Adding sound effects at just the right time is a challenge. How do I time a new sound fx? How do I calculate the timing of a new sound effect?
Adding Sound Effects to existing MMD animations …
In my latest video, Bored, I created the animation for the lamp-switching scene before I got around to adding the sound effect for those actions.
I was expecting it to be a challenge … adding those sound effects at exactly the right moments without a lot of trial and error.
Simple mathematics …
It turned out that only a bit of simple math was required.
I opened my MMD animation and determined that the motion started at frame 2723.
The math: we know that my animation runs at 30-frames per second. 2723 frames divided by 30 equals 90.7666 seconds.
90.7666 seconds divided by 60 seconds/minute equals 1.51277 minutes.
to find the number of seconds in .51277 of a minute, we multiply that number by 60 seconds.
.51277 x 60 = 30.766 seconds …
So … at 1 minute, 30.766 seconds, I want to paste my sound effect.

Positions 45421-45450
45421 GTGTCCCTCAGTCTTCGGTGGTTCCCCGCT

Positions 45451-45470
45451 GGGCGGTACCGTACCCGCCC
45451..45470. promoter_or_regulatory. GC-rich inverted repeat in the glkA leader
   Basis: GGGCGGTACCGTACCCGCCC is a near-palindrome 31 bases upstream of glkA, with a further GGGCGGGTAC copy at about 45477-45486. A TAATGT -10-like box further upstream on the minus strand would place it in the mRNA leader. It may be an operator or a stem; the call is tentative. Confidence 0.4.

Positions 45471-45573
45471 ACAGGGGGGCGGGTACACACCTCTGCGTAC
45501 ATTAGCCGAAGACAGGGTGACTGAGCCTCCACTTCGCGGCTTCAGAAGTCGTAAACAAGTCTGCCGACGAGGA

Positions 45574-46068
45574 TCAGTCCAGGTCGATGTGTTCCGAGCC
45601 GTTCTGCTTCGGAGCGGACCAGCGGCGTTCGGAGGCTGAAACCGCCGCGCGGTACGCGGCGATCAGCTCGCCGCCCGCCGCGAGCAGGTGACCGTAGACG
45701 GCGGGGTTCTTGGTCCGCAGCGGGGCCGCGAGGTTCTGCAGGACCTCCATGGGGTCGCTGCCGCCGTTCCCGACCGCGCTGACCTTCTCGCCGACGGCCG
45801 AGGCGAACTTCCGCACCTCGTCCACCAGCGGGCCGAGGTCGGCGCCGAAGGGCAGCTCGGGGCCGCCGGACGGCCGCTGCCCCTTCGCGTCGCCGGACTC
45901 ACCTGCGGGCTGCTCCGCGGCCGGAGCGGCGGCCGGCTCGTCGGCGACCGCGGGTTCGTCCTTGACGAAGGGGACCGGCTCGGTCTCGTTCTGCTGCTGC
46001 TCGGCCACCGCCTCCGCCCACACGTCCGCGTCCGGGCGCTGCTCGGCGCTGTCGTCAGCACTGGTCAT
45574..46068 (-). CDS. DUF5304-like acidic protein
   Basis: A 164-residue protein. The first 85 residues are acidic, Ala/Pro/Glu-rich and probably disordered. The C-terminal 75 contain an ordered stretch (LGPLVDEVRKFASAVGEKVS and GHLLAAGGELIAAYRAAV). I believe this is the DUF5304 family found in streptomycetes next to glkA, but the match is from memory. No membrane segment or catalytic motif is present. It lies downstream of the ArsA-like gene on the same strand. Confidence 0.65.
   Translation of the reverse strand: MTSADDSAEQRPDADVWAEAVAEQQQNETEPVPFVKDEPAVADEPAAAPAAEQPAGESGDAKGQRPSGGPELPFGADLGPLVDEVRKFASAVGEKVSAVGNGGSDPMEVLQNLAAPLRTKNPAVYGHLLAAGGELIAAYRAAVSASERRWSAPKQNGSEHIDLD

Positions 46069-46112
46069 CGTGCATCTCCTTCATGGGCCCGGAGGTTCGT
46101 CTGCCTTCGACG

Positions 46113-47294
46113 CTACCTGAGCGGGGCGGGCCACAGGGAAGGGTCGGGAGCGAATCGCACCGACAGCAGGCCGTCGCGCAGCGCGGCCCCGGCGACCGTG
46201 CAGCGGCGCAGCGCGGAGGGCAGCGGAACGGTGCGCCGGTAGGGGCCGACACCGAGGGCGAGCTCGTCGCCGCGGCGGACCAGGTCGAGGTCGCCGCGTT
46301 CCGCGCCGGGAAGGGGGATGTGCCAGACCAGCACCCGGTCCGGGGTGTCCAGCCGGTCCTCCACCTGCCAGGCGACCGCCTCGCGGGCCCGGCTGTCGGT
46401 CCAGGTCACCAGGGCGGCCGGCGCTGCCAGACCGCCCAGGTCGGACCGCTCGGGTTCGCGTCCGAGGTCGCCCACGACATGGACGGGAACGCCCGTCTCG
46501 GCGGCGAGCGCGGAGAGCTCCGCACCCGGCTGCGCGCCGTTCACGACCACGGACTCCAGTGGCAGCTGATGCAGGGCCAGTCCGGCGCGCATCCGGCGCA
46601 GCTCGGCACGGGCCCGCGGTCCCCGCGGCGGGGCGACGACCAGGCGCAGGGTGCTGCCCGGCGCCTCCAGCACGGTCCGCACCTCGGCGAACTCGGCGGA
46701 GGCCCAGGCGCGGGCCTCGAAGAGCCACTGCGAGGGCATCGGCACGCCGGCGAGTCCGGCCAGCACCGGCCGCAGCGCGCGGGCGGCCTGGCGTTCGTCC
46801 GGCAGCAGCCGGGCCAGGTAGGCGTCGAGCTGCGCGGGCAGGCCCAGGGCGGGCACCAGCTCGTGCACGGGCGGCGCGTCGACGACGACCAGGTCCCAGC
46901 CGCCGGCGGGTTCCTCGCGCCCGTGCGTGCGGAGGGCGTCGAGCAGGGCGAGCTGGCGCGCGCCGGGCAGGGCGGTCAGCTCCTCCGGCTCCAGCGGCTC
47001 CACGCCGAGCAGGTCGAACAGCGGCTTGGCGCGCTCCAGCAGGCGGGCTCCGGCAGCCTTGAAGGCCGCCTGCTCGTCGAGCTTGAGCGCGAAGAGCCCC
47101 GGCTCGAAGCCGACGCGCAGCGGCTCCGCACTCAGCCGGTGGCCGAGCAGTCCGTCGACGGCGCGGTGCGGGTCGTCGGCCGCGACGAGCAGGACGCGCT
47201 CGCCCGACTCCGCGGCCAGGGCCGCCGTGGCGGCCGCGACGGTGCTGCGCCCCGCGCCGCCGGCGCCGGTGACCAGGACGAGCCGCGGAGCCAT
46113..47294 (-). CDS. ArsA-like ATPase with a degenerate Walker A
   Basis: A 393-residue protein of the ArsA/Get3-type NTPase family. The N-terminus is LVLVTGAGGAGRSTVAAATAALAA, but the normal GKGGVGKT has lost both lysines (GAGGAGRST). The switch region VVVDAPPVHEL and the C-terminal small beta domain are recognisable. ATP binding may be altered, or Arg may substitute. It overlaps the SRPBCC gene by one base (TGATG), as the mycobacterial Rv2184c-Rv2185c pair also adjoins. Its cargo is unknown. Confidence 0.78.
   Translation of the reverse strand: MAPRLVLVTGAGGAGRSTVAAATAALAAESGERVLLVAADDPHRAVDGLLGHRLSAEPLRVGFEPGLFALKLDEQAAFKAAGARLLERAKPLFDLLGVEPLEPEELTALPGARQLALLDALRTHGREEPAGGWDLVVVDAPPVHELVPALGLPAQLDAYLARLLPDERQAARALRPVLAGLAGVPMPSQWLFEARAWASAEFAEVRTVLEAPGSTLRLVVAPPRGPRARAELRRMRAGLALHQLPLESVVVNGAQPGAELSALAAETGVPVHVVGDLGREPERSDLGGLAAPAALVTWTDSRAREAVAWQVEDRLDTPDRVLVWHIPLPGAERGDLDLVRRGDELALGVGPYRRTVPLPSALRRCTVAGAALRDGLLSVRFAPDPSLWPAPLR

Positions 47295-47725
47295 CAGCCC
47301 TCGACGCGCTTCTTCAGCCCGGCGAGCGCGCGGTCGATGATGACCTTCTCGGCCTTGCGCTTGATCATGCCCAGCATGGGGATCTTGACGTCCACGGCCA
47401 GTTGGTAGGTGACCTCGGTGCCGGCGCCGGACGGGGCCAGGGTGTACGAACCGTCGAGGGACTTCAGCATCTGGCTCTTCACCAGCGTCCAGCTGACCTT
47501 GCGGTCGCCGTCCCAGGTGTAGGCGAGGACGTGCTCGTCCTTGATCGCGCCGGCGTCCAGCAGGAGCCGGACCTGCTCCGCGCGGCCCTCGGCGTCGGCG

I opened my Audacity® software (get the link to the free Audacity audio software from the LearnMMD Downloads page) and imported my existing soundtrack WAV file. I Clicked to “add a new track”. I had previously recorded my “pull-chain” sound effect … so I opened it in a new Audacity window, selected the sound-segment that I wanted to use and clicked COPY to put that sound into memory.
Finally … find the exact moment you are looking for. I wanted to paste my sound effect at one-minute, 30.77 seconds. Click Audacity’s magnifying-glass tool to zero-in on your moment …
… and when you see it … Click to place the cursor upon your moment and then click PASTE (Control-v) to set your sound effect into place.
I needed to use the “pull-chain” noise several times …. and so had to “do the math” several times … once for each pull of the switch.
To finish the project, SAVE the Project before you go to the next step. Saving, now, will leave the saved file with separate tracks so that you can make changes later, if needed.
Now, Control-A (Select All) and then, under the TRACK menu, choose “Mix and Render”, which combines the separate tracks into a single track. Now, under the FILE menu, choose EXPORT and choose the “WAV (Microsoft) 16 bit PCM” format … and you are done.
Close Audacity and DO NOT SAVE the final Audacity Project … you want to keep those separate tracks that you have already saved.
As usual … all of this took much longer to write about, and read about, than it takes to actually perform the operation. It will be easy once you learn how to do it.
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